If you and your partner already have children and split childcare costs evenly but aren’t otherwise in over your heads financially, the child buffer approach may work for you. While the national average cost of raising a child is almost $16,000 per year, that’s only half of what each parent contributes to a two-parent family.

It’s a touch more involved than just multiplying by 10, but not by much. Let’s imagine you have three kids and a pre-tax income of $200,000.


(Gross Annual Income x 10) + 100,000 x Number of Kids = Current Life Insurance Needs

The income Replacement Method Is Best for Senior Candidates

Using this strategy, you can try to make up for a large portion of the income you’ll lose over the course of your working life. In terms of financial obligations and costs, it is silent. 

Moreover, the accuracy decreases with age due to the multiplicative effect of wage increases or, more dramatically, professional changes on your lifetime earnings.

Therefore, if you are an older candidate for life insurance and you know how much you can expect to earn in the future, this is the method for you. There is some wiggle room around the age of 50, but at that point, you may safely label yourself as old.

Let’s imagine you’re 50 years old and making a yearly salary of $250,000. Since your target retirement age is 65, you still have 15 years to go. That adds up to:


Gross Annual Income x Number of Years Until Retirement = Current Life Insurance Needs

Standard of Living Method and Best for Reducing Financial Sacrifice to Survivors

Using this strategy, your loved ones will be protected from financial hardship in the wake of your passing. With appropriate life insurance, your partner and any dependents can continue living well even if something were to happen to you.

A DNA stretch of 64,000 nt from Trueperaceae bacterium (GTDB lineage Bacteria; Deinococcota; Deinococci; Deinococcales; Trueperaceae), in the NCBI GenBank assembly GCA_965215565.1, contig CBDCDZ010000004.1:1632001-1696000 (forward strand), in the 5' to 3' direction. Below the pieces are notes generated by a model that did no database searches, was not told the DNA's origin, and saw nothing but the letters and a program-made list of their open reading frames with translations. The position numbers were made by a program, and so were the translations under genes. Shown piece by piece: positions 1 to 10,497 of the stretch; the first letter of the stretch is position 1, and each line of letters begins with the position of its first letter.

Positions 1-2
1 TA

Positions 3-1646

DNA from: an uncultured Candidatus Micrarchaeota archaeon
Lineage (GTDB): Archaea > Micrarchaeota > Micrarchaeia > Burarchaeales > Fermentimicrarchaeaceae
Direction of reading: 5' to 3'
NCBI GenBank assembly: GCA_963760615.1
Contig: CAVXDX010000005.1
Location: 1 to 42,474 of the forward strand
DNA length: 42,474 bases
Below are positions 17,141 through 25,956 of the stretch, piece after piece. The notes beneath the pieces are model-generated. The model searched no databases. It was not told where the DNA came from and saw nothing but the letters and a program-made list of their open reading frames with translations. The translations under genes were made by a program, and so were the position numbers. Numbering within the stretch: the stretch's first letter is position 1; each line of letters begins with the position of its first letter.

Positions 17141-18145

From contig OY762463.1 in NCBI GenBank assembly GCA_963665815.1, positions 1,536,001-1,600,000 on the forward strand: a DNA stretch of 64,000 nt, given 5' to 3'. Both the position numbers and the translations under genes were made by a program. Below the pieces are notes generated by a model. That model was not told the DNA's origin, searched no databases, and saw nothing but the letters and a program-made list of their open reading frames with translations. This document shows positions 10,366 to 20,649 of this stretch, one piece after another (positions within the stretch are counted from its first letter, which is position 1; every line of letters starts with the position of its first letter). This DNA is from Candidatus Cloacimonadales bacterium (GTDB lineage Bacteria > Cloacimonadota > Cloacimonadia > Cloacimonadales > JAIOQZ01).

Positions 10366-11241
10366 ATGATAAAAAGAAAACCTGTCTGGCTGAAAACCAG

Your present spending rate as a family and the number of years you need to provide for will determine the exact amount of coverage needed to sustain your survivors’ level of life. This strategy typically only generates funds until the surviving spouse enters retirement, at which point additional retirement income sources such as Social Security become available.

To determine how much money you need to maintain your current quality of life due to insurance, you should first determine your annual household expenditures. 

It’s easy to estimate your annual expenditure by multiplying your current monthly total by 12, but for a more accurate picture, it’s better to add up your expenses one month at a time over the course of a full year.

The number of years of support you need to pay for is equal to your annual spending amount multiplied by the number of years. A good starting point is the number of years before your spouse retires if you don’t have a firm deadline in mind.

So, your partner wants to retire in 20 years and you spend $60,000 each year ($5,000 per month on average). This is how your math works out: